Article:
Shanties -
Heave Away/Haul Away

The origin of the word shanty or chantey is uncertain. Some suggest that the term comes from the boat-songs, called “chasons” sung by the French voyageurs in early North America. Others believe it is simply derived from the English word “chant”, while others believe it can be traced back to the huts or “shanties” where sailors congregated to drink and carouse along the coasts of the American South and the West Indies. Perhaps the most widely held belief is that the term shanty comes from the French word “chanter (to sing)”.

Whatever the origin of the term, shanties were sung by sailors to provide a rhythm and beat to their work so that many hands could work together to accomplish difficult tasks on board sailing ships. When these were long tasks requiring many men, such as hoisting the topsails or warping a ship out into the channel, long-haul or halyard shanties were sung. Short-haul shanties provided the pulse needed for the short, forceful pulls required to do something like haul in the bowline. Capstan shanties were sung when work, such as hauling in the anchor, required the crew to heave away together against the capstan bars. These capstan shanties often doubled as pumping shanties as sailors often had to work the pumps to keep their ships afloat. However, when members of the crew were off watch, they often sang fo'c's'le (forecastle) songs or shanties (forebitters) which were sung simply for entertainment and solace.

"To comprehend precisely how the chanteys functioned, one would have to take a cruise aboard a square-rigger, or study the rigging plan of a nineteeth-century barque with its dozens of sails, its miles of line, hundreds of blocks, etc. It will suffice us to know little more than a chantey was an extra hand on a rope or a capstan bar. Truly, that extra hand was needed to raise yards of wet or frozen half-inch thick canvas in the teeth of a sixty-mile gale, or to hoist an upper topsail yard, sixty feet long and as thick as a man’s waist in the middle !"

-Alan Lomax, The Folk Songs of North America, Doubleday & Co.

'Singing out at the Ropes'


All hands, ahoy! tumble up here and take in sail,” saluted our ears, and the hatch was quickly shut again. When I got upon deck, a new scene and a new experience was before me. The little brig was close hauled upon the wind, and lying over, as it then seemed to me, nearly upon her beam ends. The heavy head sea was beating against her bows with the noise and force almost of a sledge hammer, and flying over the deck, drenching us completely through. The topsail halyards had been let go, and the great sails were filling out and backing against the masts with a noise like thunder. The wind was whistling through the rigging, loose ropes flying about; loud and, to me, unintelligible orders constantly given and rapidly executed, and the sailors “singing out” at the ropes in their hoarse and peculiar strains. In addition to all this, I had not got my “sea legs on,” was dreadfully sick, with hardly strength enough to hold on to anything, and it was “pitch dark.” This was my state when I was ordered aloft, for the first time, to reef topsails.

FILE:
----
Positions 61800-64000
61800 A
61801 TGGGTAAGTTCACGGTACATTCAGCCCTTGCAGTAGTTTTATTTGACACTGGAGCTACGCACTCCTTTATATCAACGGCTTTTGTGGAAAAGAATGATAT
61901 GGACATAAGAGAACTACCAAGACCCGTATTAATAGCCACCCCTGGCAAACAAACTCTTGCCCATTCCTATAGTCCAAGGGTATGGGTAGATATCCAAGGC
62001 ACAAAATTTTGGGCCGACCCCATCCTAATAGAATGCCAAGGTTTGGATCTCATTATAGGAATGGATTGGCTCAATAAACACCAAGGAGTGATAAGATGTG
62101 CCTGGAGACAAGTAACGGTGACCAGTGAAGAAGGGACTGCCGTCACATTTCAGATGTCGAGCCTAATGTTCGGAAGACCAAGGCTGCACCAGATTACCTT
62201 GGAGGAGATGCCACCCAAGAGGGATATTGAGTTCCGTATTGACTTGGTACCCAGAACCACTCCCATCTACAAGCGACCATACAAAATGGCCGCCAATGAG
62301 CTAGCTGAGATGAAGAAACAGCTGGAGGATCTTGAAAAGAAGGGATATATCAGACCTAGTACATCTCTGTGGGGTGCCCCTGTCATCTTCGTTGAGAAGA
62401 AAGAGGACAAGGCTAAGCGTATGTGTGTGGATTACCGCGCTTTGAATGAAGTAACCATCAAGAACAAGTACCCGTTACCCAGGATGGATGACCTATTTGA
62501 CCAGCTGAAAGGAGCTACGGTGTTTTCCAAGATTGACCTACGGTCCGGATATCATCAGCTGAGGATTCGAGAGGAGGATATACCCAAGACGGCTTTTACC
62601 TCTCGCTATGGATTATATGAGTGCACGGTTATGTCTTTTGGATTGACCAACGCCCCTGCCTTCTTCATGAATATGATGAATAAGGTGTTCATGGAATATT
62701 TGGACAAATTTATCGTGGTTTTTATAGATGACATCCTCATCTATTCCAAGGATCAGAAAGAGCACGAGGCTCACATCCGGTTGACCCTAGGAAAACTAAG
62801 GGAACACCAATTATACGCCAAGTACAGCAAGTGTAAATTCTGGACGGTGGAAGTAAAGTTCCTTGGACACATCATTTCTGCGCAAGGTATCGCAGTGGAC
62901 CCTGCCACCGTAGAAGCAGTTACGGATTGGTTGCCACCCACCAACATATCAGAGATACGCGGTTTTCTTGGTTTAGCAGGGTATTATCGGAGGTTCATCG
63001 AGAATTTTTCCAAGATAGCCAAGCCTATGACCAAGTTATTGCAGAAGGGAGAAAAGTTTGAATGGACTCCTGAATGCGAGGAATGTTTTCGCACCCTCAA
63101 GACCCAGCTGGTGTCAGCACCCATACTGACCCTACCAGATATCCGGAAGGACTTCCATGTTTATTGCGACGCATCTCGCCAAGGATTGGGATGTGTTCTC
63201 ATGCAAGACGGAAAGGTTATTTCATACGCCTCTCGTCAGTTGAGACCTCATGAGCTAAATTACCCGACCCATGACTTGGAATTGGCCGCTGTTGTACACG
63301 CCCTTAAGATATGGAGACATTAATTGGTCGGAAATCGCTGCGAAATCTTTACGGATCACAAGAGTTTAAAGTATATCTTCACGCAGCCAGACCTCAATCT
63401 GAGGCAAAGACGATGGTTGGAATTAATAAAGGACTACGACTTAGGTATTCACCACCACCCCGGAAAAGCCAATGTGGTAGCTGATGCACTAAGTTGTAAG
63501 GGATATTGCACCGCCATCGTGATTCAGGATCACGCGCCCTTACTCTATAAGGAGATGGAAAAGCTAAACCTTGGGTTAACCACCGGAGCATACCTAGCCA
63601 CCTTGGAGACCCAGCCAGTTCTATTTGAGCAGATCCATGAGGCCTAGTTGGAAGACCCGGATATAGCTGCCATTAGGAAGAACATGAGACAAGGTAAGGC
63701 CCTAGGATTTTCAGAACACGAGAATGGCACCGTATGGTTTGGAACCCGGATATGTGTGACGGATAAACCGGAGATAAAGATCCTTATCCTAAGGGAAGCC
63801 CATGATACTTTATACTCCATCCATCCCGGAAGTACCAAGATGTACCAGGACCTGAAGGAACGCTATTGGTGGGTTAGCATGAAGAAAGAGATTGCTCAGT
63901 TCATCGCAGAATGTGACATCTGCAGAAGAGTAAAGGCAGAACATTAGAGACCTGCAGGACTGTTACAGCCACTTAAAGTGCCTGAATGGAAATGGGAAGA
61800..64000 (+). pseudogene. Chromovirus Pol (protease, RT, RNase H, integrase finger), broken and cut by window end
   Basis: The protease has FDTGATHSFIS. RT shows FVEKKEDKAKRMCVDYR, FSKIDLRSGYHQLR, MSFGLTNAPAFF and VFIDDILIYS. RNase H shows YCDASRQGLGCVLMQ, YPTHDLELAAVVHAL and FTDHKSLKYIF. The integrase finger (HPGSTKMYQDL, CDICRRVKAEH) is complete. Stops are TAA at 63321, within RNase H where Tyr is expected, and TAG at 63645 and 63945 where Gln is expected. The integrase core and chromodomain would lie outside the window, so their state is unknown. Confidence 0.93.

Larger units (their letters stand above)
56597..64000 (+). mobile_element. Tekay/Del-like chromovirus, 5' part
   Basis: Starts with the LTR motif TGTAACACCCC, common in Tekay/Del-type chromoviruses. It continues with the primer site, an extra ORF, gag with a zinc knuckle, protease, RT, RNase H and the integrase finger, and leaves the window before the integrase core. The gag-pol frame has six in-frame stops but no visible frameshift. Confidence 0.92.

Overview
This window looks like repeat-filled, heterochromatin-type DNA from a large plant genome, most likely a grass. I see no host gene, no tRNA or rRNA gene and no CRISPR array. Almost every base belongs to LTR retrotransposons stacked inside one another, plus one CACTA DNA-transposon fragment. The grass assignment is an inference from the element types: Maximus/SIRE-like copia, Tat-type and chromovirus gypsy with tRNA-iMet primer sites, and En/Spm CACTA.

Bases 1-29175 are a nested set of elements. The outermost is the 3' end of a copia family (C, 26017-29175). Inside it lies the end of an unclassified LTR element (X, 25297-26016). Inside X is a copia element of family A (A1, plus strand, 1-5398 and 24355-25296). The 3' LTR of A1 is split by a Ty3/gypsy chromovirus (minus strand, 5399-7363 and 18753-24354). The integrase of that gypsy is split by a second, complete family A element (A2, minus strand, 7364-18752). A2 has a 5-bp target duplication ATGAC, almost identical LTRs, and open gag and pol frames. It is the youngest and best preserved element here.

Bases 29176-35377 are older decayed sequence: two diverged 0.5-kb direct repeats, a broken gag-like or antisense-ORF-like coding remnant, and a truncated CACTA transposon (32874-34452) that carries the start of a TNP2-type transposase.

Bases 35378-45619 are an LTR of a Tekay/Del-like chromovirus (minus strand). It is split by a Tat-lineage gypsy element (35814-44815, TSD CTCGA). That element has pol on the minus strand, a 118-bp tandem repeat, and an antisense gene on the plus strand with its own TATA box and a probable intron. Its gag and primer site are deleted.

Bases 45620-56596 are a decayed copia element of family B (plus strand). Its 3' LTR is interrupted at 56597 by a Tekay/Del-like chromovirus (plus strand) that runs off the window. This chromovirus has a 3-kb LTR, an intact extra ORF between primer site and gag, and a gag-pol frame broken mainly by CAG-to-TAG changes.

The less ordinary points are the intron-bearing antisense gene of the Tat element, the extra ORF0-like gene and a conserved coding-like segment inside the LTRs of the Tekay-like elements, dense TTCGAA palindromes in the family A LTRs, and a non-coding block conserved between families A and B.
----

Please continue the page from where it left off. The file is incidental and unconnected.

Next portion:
- Richard Henry Dana, Jr., Two Years Before the Mast (1840)

'Come men, can't any of you sing? Sing now and raise the dead.'


"...I soon got used to this singing, for the sailors never touched a rope without it. Sometimes, when no one happened to strike up, and the pulling, whatever it might be, did not seem to be getting forward very well, the mate would always say, 'Come men, can't any of you sing? Sing now and raise the dead.' And then some one of them would begin, and if every man's arms were as much relieved as mine by the song, and he could pull as much better as I did, with such a cheering accompaniment, I am sure the song was well worth the breath expended on it. It is a great thing in a sailor to know how to sing well, for he gets a great name by it from the officers, and a good deal of popularity among his shipmates. Some sea captains, before shipping a man, always ask him whether he can sing out at a rope."

 -Herman Melville, Redburn, chapter 9 (1849)


"If you consider the hull as a ship's body and the sails her means of locomotion, the 'lines', as seamen called the ropes, were her nerves and tendons. The wind blowing on this intricate network of cordage made a deep humming noise in a fresh gale and high-pitched whistle in a storm; halyards slatting against the spars provided the woodwind; the sails spilling wind and then filling out with a hollow boom were the percussion instruments; and the rush of the great waters the organ accompaniment - a symphony of sound in the seaman's ear. Even in the lightest air there was music of sort from spars creaking and the reef points tap-tapping against the duck sails."

- 'Sailor Historian – The Best of Samuel Eliot Morison', edited by Emily Morison Beck



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